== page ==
(av) ⊥ (bw) = (ab)(v ⊥ w)

[Scalar Association]

•

v⊥w=−w⊥v

[Antisymmetric]

•

u ⊥ (v + w) = (u ⊥ v) + (u ⊥ w) and (u + v) ⊥ w = (u ⊥ w) + (v ⊥ w)

[Additive Distribution]

•

( v ⊥ w ) 2 + ( v ⋅ w) 2 = v w 2

2

Also, for the 2D perp product, we have the formula:

v ⊥ w = v w sinθ which can be used to compute sinθ from v and w. Further, geometrically the perp product gives the (signed) area of the 2D parallelogram spanned by v and w, as shown in the diagram:

w

Area = bh

h = w sin θ

= v w sin θ = v ⊥ w

θ

v To compute the area of a 2D triangle with vertices V0, V1, V2 and Vi = (xi, yi) for i = 0,2, define the edge vectors v = V1–V0 and w = V2–V0. Then, since a triangle is half of a parallelogram, we can compute the (signed) area of ∆V0V1V2 as:

V2 Area ( ∆ 2 D ) = 12 ( v ⊥ w ) =

1 2

w

( x1 − x0 ) ( x2 − x0 ) ( y1 − y0 ) ( y2 − y0 ) V0

v

V1

which is a very efficient computation. This signed area is positive when the vertices V0, V1, V2 are oriented counterclockwise and is negative when they are oriented clockwise, so it can also be used to test for the orientation of a triangle. This is the same as testing for which side of the directed line through V0V1 the point V2 lies on: it is left of V0V1 when the area is positive, on the line when the area = 0, and on the right side when the area is negative.

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The 2D perp product can also be used to determine which side (left or right) of one vector another vector is pointing, since (for |θ | ≤ 180º):

v ⊥ w = 0 ⇔ v and w are colinear; i.e. θ = 0 or 180° v ⊥ w > 0 ⇔ w is left of v; i.e. 0 < θ < 180° v ⊥ w < 0 ⇔ w is right of v; i.e. 0 > θ > −180°

v⊥w>0

v⊥w>0

v

v⊥w=0 v⊥w<0

v⊥w<0

The 3D Cross Product

The 3D cross product (aka 3D outer product or vector product) of two vectors, v and w, is only defined for 3D vectors, say v = (v1, v2, v3) and w = (w1, w2, w3). It is denoted by a cross, “×”, and is defined by the equation:

v v× w = 2 w2

Definition Cross Product

v3 v3 , w3 w3

v1 v1 , w1 w1

v2 w2

where

a c = ad − bc b d

The cross product has the properties:

•

v × v = 0 = (0,0,0)

[Nilpotent]

•

(av) × (bw) = (ab)(v × w)

[Scalar Association]

•

w × v = −(v × w)

[Antisymmetric]

•

u × (v + w) = (u × v) + (u × w) and (u + v) × w = (u × w) + (v × w)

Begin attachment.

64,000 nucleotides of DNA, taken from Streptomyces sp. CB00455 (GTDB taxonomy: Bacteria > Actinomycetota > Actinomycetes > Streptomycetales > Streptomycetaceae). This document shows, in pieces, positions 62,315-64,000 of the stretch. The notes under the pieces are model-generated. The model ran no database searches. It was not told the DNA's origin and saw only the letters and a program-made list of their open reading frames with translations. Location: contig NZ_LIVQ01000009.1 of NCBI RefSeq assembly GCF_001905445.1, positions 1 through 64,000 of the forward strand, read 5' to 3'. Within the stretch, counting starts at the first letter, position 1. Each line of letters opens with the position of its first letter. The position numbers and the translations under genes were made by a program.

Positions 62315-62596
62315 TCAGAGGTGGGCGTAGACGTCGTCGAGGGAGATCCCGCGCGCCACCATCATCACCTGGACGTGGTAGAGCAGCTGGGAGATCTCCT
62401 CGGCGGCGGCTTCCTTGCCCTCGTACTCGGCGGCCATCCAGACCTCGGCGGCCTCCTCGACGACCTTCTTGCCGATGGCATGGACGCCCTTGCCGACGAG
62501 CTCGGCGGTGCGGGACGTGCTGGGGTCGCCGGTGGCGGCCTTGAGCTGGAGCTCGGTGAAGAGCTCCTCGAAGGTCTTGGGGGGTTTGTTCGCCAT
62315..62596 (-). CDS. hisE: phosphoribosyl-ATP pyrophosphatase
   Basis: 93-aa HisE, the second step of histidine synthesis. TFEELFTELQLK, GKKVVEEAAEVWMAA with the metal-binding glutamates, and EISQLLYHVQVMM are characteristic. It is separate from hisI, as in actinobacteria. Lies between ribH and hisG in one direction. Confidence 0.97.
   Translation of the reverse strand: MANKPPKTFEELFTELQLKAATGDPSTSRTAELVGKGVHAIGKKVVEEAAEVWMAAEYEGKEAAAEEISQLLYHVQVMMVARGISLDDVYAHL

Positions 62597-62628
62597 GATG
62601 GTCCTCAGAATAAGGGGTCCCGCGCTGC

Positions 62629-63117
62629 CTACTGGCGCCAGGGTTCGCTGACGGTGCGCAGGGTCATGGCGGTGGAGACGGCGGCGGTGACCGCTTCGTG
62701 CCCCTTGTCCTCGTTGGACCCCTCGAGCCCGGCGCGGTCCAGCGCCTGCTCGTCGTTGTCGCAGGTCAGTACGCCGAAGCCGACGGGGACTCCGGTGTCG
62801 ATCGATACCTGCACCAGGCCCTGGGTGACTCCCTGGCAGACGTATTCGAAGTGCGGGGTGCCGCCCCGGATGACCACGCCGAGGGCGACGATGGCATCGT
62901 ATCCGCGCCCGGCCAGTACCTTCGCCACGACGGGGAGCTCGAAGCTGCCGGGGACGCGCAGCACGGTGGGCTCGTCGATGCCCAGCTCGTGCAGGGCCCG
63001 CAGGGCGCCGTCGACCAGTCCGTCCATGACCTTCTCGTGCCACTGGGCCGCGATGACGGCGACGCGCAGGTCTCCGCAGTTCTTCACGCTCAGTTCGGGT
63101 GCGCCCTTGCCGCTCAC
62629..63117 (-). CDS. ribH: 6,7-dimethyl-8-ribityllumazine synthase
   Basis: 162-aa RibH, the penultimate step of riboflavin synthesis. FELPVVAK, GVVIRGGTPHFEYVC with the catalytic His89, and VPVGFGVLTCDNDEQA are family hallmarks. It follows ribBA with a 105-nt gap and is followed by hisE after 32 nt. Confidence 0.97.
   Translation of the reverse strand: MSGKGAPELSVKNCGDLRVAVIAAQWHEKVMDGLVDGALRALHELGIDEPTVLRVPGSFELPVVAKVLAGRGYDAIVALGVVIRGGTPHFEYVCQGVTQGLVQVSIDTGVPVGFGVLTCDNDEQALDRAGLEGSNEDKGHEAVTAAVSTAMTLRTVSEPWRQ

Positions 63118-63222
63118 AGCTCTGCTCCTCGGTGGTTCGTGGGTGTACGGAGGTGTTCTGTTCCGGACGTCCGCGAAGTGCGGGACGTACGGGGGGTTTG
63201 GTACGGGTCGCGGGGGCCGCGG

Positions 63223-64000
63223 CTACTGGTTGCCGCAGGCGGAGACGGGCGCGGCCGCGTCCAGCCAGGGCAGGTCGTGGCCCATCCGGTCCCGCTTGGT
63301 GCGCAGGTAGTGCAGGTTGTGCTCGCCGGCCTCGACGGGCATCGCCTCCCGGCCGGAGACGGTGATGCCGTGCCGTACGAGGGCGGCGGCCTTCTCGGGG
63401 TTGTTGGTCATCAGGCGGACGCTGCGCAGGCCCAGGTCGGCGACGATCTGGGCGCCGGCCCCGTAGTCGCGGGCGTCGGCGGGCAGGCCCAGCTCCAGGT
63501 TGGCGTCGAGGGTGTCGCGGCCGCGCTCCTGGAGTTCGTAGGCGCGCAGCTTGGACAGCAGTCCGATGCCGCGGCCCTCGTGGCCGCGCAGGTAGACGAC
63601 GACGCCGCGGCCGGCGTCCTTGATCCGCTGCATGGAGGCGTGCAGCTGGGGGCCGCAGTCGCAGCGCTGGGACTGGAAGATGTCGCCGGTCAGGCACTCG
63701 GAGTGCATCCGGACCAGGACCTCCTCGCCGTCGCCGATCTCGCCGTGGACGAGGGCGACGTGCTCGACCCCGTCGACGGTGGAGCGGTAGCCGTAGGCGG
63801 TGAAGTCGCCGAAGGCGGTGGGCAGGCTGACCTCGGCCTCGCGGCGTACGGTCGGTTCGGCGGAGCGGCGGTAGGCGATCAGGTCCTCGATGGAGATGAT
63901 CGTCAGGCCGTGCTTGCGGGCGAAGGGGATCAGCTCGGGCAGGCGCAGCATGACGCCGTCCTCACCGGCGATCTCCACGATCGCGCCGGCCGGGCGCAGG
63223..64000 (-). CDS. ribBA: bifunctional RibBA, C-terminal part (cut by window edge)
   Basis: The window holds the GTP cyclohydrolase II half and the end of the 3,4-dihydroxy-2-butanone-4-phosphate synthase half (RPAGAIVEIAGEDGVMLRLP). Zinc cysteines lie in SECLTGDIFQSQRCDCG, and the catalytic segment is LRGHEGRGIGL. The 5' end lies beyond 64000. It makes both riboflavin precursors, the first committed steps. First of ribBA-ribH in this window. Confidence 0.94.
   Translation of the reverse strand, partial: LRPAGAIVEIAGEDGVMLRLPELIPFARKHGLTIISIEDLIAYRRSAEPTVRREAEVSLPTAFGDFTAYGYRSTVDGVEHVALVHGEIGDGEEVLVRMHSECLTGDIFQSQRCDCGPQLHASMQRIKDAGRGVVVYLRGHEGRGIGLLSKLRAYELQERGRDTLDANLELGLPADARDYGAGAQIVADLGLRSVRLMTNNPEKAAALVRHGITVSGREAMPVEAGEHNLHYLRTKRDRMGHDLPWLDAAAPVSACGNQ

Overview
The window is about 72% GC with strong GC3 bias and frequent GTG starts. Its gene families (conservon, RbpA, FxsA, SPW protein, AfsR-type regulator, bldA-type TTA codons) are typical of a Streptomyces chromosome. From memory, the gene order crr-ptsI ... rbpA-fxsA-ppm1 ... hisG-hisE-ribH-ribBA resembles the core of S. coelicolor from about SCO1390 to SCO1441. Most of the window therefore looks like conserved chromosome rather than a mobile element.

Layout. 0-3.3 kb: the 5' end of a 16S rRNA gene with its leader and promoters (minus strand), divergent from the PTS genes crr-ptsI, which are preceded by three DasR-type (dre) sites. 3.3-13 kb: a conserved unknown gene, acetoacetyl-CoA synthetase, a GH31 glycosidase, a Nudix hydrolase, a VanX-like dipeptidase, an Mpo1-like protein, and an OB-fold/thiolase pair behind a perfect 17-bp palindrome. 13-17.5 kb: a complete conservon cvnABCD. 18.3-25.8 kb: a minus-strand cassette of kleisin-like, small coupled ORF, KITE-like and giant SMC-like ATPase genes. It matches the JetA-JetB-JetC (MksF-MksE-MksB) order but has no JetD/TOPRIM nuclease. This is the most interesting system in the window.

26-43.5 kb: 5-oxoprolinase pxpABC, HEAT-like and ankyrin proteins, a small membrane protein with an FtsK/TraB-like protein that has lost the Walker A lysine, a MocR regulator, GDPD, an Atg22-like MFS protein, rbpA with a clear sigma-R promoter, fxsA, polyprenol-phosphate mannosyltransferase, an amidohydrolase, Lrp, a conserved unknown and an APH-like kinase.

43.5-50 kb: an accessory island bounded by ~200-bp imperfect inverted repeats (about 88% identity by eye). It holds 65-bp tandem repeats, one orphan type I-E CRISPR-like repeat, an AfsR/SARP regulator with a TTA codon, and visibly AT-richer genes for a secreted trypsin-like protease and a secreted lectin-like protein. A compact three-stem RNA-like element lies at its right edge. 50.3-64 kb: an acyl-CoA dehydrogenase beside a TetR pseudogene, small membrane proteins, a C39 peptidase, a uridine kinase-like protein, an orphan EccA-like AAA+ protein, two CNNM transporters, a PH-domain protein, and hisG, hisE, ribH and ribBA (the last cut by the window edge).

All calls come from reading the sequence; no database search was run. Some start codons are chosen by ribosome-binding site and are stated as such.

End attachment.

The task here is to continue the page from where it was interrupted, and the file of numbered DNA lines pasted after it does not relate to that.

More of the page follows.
[Additive Distribution]

(v × w) · v = (v × w) · w = 0

[Perpendicularity]

• •

v × w + ( v ⋅ w) 2 = v w 2

2

2

However, the cross product is not associative with itself, and it is not distributive with the dot product. Instead, one has the following formulas. These are not often used in computer graphics, but sometimes can streamline computations. Note that the formulas for left and right association are different.

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•

(u × v) × w = (u · w) v − (v · w) u

[Left Association]

•

u × (v × w) = (u · w) v − (u · v) w

[Right Association]

•

u · (v × w) = (u × v) · w

[Dot-Cross Association]

•

(u × v) · (w × x) = (u · w)(v · x) − (v · w)(u · x)

[Lagrange’s Identity]

From Lagrange’s Identity, we can also compute that:

| u × v |2 = (u × v) ⋅ (u × v) = (u ⋅ u)( v ⋅ v) − (u ⋅ v) 2 = | u |2 | v |2 (1 − cos 2 θ ) = | u |2 | v |2 sin 2 θ which demonstrates the important cross product formula:

v × w = v w sin θ v × w = ( v w sin θ ) u

with u = 1

where θ is the angle between v and w. Note that u is perpendicular to both v and w. Geometrically, the cross product points outward from the vw-plane using a right-hand rule; and its magnitude is the area of the parallelogram spanned by v and w as shown in the following diagram: v× w

Area=Base×Height = v w sin θ = v × w

w

θ

⊥ Height = w sin θ v

This fact makes the cross product very useful for doing 3D area computations. For example, to get the area of a 3D triangle ∆3D = ∆V0V1V2 with vertices V0, V1, V2, define the edge vectors v = V1–V0 and w = V2–V0, and compute the area of ∆V0V1V2 to be:

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V2

1 v× w 2 1 = (V1 − V0 ) × (V2 − V0 ) 2

Area (∆ 3 D ) =

w

V2

V1 v Another important consequence of the cross product formula is that if v and w are perpendicular unit vectors, then v × w is also a unit vector since sinθ = 1. Thus, the three vectors v, w, and v × w form an orthogonal coordinate frame of reference (or basis) for 3D space. This is used in 3D graphics to simplify perspective calculations from observer viewpoints.